The review's objectives were announced in a parliamentary answer by the Chief Secretary to the Treasury, Alistair Darling.1 It will, he said, "be truly comprehensive, embracing all items of public expenditure. It will also be focused on the long term, looking at the shape of public spending to the end of the century and beyond."
Mr Darling went on: "Ministers have agreed that they will examine each and every item in his or her Department to consider whether it meets the public interest, whether it contributes to the achievement of the Government's objectives, and whether there is scope for improving efficiency and effectiveness."
The Department of the Environment, Transport and the Regions (DETR) is to carry out six reviews, including two - on countryside and rural policy and on housing - in conjunction with other Departments. They are to be completed by next March, although "emerging findings" of most reviews will be reported to the Cabinet's Public Expenditure Committee in the autumn.
Announcing the terms of reference for the DETR's reviews, Deputy Prime Minister John Prescott said: "In particular, they will consider how far we are meeting the aims of enhancing opportunity, fairness and sustainable development, while promoting employment and investment for sound economic growth. In addition we will want to consider the efficiency with which each programme is operated and the value for money that is provided to the taxpayer."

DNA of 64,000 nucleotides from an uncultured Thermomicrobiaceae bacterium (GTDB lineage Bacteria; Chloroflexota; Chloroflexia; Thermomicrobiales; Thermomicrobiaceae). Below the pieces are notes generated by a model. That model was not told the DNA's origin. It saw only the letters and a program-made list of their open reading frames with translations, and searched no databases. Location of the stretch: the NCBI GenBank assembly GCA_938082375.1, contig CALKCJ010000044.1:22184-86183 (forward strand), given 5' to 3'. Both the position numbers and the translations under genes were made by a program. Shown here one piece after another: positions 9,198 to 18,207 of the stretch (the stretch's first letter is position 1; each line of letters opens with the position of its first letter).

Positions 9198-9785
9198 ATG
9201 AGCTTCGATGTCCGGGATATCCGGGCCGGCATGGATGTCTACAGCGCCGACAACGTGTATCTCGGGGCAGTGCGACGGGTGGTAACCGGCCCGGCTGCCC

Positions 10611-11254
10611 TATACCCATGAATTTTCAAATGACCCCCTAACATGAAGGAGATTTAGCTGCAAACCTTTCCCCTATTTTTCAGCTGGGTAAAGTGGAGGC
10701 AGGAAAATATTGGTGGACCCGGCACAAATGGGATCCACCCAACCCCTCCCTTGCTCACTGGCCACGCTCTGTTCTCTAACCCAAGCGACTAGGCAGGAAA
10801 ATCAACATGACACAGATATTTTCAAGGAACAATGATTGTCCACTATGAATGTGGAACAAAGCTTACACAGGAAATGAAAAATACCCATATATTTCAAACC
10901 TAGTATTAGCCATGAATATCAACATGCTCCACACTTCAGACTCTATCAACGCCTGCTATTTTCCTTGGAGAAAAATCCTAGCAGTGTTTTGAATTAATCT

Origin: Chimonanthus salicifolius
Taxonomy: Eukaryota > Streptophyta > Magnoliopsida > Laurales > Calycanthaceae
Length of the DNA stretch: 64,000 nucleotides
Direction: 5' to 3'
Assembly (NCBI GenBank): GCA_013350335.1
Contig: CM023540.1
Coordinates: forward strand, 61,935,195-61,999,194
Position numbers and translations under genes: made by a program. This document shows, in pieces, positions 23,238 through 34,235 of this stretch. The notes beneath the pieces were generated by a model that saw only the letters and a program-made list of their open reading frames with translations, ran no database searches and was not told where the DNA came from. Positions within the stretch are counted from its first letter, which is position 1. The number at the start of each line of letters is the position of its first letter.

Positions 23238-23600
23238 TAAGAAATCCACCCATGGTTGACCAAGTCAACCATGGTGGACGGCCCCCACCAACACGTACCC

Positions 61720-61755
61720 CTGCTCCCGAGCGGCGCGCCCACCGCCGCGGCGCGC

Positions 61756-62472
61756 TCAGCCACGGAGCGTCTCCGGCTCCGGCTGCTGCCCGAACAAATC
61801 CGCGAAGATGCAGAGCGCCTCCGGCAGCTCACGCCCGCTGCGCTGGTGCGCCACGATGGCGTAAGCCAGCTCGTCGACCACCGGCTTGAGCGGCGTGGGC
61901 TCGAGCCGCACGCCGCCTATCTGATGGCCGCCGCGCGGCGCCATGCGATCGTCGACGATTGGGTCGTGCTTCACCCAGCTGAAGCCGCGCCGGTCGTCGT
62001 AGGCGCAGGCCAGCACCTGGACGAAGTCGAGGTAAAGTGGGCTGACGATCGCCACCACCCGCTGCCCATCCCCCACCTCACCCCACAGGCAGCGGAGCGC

The terms of the DETR's reviews are:
Specific issues to be addressed in the review are:
The review will determine the objectives of transport policy, test the case for different forms of Government intervention in delivering an integrated transport policy, and explore ways of delivering such a policy at minimum public spending cost and maximum net benefits to society.
A key issue will be to assess the role of trunk roads in an integrated transport policy, "bearing in mind, in particular, the forecast growth in congestion," and to develop a programme for the trunk road network. The review will also explore ways of attracting passengers and freight to the railways, and the potential for reducing the environmental impacts of freight transport.
The roles of local and central government in developing local transport programmes will also be reviewed, along with the use of congestion charges, parking controls and other ways of managing traffic demand. Options for promoting bus use will be explored, including changes to the current regulatory regime for buses.
A major issue inherited from the previous Government is the rate of urbanisation of the countryside. The review will consider planning policies for "accommodating household formation", taking into account of impacts on public spending and regeneration, the economic costs and benefits of present planning controls, and any potential for the Government to influence the rate of household growth.